There were plenty of stories to be found within the second GABS Hottest 100 Kiwi Beers countdown, from Panhead holding on to top spot to Garage Project supplying almost one in five of the beers and Liberty claiming the highest new entry.
But, given we spoke to the first of those when they topped the poll last year, and with Garage Project people variously gallivanting around Europe or crook at the weekend, not to mention Our Man In NZ planning a trip to Auckland soon to – among various other things – catch up with Joseph Wood from Liberty, we decided to look elsewhere.
Instead, Jono spoke to comedian Leigh Hart after his Wakachangi Lager, brewed at McCashin's, almost crashed the top ten, to Andrew Childs at Behemoth (Chur in Australia), after he registered 14 beers in the list, and to Søren Eriksen of 8 Wired, who not only saw his beers make up 10 percent of the poll but also led the way for the ten beers in the 100 that fit somewhere within the increasingly broad church of sour beers.
Hottest 100 of 2017 Placings
You are never quite sure if what comes out of Leigh Hart’s mouth is fact, fiction, or a stew of the two. It possibly comes with the territory. While Hart is a fan of good beer, he is better known as a comedian, radio jock, inventor of low-budget, high-laugh television shows such as fishing mockumentary Screaming Reels, and member of the Alternative Cricket Commentary Collective – possibly the crudest, yet most accurate, cricket commentary team ever assembled.
On one of those television shows, Moon TV, he came up with a series of ridiculous names to describe the Waikato River just outside of Hamilton: the Wakatumba, the WakaChangChang, The Ol’ Misty. But one has stuck harder than most – Wakachangi.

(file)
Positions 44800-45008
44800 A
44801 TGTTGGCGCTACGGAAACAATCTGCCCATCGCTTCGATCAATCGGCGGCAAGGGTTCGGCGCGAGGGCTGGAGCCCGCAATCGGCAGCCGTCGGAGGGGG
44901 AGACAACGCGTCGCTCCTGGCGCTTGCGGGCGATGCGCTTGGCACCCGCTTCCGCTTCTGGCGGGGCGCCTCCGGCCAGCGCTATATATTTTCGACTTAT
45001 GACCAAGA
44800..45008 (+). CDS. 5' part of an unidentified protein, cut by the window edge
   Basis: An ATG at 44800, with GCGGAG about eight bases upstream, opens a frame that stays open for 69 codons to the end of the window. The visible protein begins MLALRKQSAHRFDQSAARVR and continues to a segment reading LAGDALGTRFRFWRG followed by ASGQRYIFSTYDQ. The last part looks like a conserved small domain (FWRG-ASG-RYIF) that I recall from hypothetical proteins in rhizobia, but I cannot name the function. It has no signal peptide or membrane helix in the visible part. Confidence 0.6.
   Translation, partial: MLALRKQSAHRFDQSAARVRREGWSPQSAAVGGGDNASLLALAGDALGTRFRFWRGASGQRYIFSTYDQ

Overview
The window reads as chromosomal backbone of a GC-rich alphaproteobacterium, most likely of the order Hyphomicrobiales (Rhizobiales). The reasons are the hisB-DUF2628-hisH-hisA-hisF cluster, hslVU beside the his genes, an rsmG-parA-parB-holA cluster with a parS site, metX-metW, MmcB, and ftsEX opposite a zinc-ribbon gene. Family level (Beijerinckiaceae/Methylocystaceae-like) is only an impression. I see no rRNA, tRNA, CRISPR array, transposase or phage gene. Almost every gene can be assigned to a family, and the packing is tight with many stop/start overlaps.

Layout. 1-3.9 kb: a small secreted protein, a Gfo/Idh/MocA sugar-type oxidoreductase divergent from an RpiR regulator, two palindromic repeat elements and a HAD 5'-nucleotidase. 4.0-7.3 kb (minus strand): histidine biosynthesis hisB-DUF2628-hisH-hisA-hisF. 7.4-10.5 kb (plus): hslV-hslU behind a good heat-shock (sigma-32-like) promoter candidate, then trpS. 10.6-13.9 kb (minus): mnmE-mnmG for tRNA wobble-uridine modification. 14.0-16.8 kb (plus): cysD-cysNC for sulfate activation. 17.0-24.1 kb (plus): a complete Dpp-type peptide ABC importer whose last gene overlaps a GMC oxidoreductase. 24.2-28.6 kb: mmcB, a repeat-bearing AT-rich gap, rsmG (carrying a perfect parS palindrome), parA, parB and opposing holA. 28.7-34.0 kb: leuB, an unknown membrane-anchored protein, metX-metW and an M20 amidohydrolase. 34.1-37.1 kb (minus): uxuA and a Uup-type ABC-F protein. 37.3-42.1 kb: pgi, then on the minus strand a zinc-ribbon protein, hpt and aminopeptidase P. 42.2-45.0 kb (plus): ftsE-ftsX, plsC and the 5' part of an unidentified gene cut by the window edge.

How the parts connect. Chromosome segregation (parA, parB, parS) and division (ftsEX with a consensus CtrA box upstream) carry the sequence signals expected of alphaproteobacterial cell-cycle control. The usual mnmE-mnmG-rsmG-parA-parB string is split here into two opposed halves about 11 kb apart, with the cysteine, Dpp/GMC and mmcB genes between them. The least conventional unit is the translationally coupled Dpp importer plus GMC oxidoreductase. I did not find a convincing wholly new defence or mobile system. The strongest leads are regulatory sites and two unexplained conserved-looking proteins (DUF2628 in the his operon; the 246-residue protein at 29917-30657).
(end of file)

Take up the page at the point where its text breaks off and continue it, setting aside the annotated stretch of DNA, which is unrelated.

The story of how a nickname for a river became a beer is, frankly, unbelievable, unless you hear it in Leigh Hart’s gravely straight delivery. Then it seems believable enough to go on the front page of the New York Times.
It all started when he thought about getting into the beer game. Except it goes back far further.
He went through the family archives and found his great uncle Kenny had been a brewer and written down a beer recipe. That recipe, according to folklore, had its origins with a group of druids involved in the building of Stonehenge – “A lot of people think that’s why Stonehenge never got finished in the end, because they were drinking the beer,” Leigh says – who got into trouble with the pope at the time, who wanted to confiscate the recipe.
The recipe was split into four and sent to different parts of the world to keep it safe. Two parts were found quickly, one lost to the annals of time, while the third surfaced with great uncle Kenny in Greymouth, New Zealand. He put the three known parts together, made up the rest, and created the recipe for Wakachangi.
“We don’t know how much of this is true,” Leigh says. But what is true is how popular the beer has become.
A nationwide launch tour packed bottle stores, while the 12-packs can now be found in supermarkets and dairies across New Zealand. People can even download the Wakachangi GO app, inspired by the success of Pokemon GO, which directs fans to the nearest stockist.
Leigh says the app has been a valuable source of data, enabling him to see where people are seeking out the beer. He can then go in, meet store owners, see how the beer is going and figure out where it needs pushing.